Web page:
Even if you are the next Warren Buffett unless you have about half a million dollars you are still better off investing in index funds. How could it be that the worlds greatest investor should still buy index funds? Picking an index takes almost no effort and thus virtually no time, while finding superior stocks is a LOT of work!
Just Supporting Yourself is Costly
Let’s pretend that you are just as good as Warren at picking stocks. But don’t fool yourself it will be a full time job for you- he didn’t become a billionaire by lounging around! Since finding superior stocks will take all your time it must provide all of your income. According to Berkshire Hathaway’s 2008 annual letter to the stock holders, their average compound annual gains are 20.3% which beat the S&P500 index by an impressive 11.4%. If you can’t pay your salary from that 11.4% premium you would be better off with some other job and investing in a S&P500 index fund. How much money do you need to invest to make it worthwhile? Let’s just assume you are so good that you can do everything all on your own- no research staff, no special software, no special databases, just your time. If your salary is $57,000/year, then you need $500,000 to invest to pay yourself and still match the returns of the S&P500! Of course if you are that good at picking stocks you then go work for a mutual fund company earn a lot more than $57,000/year and invest in your own fund!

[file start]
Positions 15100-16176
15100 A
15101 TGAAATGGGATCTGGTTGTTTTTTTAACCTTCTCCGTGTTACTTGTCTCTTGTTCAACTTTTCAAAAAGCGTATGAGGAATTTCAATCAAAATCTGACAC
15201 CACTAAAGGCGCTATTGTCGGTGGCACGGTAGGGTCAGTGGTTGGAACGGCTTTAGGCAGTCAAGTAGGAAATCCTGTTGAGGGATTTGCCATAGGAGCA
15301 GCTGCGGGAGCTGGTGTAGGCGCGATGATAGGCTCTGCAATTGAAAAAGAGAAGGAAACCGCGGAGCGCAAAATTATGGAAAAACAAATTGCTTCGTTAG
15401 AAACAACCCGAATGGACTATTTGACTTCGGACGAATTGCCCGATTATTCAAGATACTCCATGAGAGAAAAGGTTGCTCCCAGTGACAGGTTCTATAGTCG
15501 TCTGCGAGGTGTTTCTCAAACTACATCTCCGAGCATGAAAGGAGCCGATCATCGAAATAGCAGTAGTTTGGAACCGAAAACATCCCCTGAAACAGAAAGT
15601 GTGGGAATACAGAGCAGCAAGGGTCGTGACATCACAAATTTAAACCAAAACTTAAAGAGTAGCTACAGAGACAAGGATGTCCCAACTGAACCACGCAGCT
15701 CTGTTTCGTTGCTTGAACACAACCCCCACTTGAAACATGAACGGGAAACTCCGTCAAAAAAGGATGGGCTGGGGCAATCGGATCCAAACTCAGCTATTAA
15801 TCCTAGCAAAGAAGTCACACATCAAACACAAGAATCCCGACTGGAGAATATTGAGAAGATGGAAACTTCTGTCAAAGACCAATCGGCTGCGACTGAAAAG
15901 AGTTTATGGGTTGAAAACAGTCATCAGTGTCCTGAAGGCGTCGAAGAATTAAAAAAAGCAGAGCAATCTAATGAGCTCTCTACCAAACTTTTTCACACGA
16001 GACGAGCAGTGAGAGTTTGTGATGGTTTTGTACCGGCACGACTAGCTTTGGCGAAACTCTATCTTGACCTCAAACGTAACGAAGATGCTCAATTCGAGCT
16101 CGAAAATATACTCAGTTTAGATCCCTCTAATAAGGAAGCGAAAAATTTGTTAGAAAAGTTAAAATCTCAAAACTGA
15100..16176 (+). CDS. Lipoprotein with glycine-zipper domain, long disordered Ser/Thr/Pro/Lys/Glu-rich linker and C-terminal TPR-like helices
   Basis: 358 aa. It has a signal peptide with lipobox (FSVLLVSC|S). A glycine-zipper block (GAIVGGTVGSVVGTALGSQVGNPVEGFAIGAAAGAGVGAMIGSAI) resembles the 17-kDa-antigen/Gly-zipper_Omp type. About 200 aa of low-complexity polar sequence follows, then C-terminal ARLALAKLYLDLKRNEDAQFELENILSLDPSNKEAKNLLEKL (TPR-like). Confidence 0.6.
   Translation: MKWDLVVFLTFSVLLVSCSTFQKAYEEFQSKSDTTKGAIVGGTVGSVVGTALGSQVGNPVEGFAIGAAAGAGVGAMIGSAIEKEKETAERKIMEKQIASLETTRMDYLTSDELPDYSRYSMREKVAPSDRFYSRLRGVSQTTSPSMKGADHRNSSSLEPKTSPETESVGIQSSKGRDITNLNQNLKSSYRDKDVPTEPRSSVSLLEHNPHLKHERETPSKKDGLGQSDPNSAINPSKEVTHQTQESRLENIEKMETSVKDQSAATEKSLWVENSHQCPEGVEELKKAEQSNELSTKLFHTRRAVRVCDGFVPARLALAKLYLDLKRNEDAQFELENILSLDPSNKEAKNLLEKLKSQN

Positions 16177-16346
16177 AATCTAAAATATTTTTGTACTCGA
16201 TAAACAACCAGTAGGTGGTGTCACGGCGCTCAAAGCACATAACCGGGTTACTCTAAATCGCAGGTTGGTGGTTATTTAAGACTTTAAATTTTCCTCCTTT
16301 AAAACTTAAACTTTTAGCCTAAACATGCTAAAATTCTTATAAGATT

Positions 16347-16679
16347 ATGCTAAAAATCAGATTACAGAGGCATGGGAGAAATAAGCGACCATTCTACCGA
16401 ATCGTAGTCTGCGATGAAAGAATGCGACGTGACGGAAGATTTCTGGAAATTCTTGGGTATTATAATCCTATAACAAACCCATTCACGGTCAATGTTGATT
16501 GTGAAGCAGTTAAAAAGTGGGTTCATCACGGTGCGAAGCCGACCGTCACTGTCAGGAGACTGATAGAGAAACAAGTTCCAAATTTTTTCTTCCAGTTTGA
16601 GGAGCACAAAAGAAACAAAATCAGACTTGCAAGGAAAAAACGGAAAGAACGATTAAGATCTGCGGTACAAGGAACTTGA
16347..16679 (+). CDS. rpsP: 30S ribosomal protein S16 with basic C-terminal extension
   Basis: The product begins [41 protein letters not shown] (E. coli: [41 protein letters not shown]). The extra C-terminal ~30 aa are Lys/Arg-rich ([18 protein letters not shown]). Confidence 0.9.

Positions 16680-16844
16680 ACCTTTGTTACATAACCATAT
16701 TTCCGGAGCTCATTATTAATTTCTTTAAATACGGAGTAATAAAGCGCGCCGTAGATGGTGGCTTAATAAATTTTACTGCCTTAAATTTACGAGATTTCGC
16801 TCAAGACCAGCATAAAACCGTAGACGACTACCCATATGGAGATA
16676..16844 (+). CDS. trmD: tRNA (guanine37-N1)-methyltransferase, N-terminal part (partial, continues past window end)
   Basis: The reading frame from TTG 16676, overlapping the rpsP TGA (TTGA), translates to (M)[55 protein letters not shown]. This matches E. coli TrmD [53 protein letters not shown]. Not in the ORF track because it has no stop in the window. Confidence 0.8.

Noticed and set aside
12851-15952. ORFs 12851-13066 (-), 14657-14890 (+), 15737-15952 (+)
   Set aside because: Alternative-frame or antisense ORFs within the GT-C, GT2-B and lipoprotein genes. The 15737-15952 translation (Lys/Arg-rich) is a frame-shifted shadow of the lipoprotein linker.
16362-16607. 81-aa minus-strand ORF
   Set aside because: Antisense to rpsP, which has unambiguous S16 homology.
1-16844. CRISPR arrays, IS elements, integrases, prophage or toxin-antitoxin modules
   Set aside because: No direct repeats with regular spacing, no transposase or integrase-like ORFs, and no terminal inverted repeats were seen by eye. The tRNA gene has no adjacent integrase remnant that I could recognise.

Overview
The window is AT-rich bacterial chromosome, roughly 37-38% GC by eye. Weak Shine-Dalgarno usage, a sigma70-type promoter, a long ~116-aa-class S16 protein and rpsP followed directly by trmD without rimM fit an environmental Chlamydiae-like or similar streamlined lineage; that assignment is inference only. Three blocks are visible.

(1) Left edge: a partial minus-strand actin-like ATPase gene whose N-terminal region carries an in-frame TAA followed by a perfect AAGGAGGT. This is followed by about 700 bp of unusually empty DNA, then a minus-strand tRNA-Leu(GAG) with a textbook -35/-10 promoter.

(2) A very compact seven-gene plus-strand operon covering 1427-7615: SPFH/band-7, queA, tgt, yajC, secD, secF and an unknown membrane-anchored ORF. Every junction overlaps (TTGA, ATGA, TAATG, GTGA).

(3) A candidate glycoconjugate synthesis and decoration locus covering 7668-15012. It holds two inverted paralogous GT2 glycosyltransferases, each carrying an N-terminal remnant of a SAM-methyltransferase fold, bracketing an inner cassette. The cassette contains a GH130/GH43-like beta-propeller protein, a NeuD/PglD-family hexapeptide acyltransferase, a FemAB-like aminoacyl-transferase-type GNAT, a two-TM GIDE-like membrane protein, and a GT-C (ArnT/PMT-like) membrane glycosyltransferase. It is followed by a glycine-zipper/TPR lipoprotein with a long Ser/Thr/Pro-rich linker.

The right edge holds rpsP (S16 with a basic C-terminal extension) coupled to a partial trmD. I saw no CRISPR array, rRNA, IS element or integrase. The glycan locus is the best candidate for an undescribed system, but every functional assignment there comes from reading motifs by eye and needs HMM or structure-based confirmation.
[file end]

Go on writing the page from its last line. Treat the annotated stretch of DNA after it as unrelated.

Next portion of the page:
What About Dumb Luck?
I’m sure that someone reading this post will say- I didn’t need any work I picked stock XYZ and make an outrageous amount… That’s called luck, I’m happy for you but do you really think you are going to be lucky each and every year for thirty years? If you really are that lucky forget the stock market- go to Vegas and win your fortune in a weekend it will be a lot more fun!
In reality we are almost certainly far less skilled than Warren Buffett, we don’t have millions to invest, we aren’t incredibly lucky, and we have far less resources than a mutual fund manager and the majority of actively managed mutual funds fail to beat the market. Doe you still think it makes sense to try picking individual stocks?